HC Deb 29 July 1959 vol 610 c502
17. Mr. P. Noel-Baker

asked the Minister of Transport and Civil Aviation how many right hon. and hon. Members of the House of Commons have died, and how many have been seriously injured, as the result of road accidents since 1945.

Mr. Nugent

According to my information, I regret to say that nine right hon. and hon. Members of the House of Commons have been killed in road accidents since 1945. I have no detailed information about the number of right hon. and hon. Members seriously injured in the same period.

Mr. Noel-Baker

Is the Joint Parliamentary Secretary aware that four of the deaths have occurred in the present Session and that there have been a great number of really serious injuries, both to Ministers and to other hon. Members on both sides of the House? Do not these facts show that road accidents are becoming a horrifying social evil, constantly increasing in gravity, and ought we not now to consider some new and imaginative measures to reduce the number of accidents?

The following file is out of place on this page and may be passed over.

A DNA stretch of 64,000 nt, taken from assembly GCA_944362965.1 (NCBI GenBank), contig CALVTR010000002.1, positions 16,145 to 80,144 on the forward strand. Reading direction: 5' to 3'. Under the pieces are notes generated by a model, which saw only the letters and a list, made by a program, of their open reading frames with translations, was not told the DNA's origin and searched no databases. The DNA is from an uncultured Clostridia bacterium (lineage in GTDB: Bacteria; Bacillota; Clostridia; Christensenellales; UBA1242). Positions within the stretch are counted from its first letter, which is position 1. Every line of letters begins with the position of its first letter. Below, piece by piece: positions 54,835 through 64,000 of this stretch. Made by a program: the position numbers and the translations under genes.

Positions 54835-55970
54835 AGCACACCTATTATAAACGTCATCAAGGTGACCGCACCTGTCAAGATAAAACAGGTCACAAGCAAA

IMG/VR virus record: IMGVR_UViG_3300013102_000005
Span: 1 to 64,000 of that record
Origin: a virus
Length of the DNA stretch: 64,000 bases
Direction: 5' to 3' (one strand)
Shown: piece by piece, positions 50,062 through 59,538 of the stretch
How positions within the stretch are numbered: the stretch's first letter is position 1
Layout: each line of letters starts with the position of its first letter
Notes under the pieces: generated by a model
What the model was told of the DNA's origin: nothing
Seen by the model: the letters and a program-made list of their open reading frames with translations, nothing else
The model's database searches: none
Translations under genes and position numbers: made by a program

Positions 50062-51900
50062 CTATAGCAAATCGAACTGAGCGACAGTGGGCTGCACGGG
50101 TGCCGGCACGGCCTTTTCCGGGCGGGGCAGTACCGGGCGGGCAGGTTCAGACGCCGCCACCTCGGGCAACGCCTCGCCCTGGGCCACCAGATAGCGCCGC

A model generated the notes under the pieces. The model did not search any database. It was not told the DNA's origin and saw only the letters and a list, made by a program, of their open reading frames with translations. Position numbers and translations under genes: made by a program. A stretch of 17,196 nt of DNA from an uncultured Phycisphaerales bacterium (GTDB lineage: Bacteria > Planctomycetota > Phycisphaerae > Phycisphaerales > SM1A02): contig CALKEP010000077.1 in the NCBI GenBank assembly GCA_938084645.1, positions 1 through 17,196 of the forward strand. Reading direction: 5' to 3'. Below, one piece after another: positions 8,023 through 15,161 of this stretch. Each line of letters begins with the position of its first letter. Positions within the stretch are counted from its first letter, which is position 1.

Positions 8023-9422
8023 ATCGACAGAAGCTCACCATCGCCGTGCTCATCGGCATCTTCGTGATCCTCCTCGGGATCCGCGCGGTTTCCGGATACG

Mr. Nugent

I do not disagree with the right hon. Gentleman that road accidents are a horrifying feature in our national life. We are continually studying new methods to try to reduce the numbers and control them, but it would be a complete mistake to think that there is any dramatic method which could suddenly cure the problem. It is a matter of gradually changing people's mental attitudes to the way they behave in motor cars, and it will be a long process.

Mr. Strauss

Is the hon. Gentleman aware that one hon. Member who was killed might not have been killed if the testing scheme which the Government have so much delayed putting into operation had been in existence?

Mr. Nugent

That is not quite the same point. We are most anxious to get on with the vehicle testing scheme as soon as we can. If what the right hon. Gentleman says is correct, of course I regret it.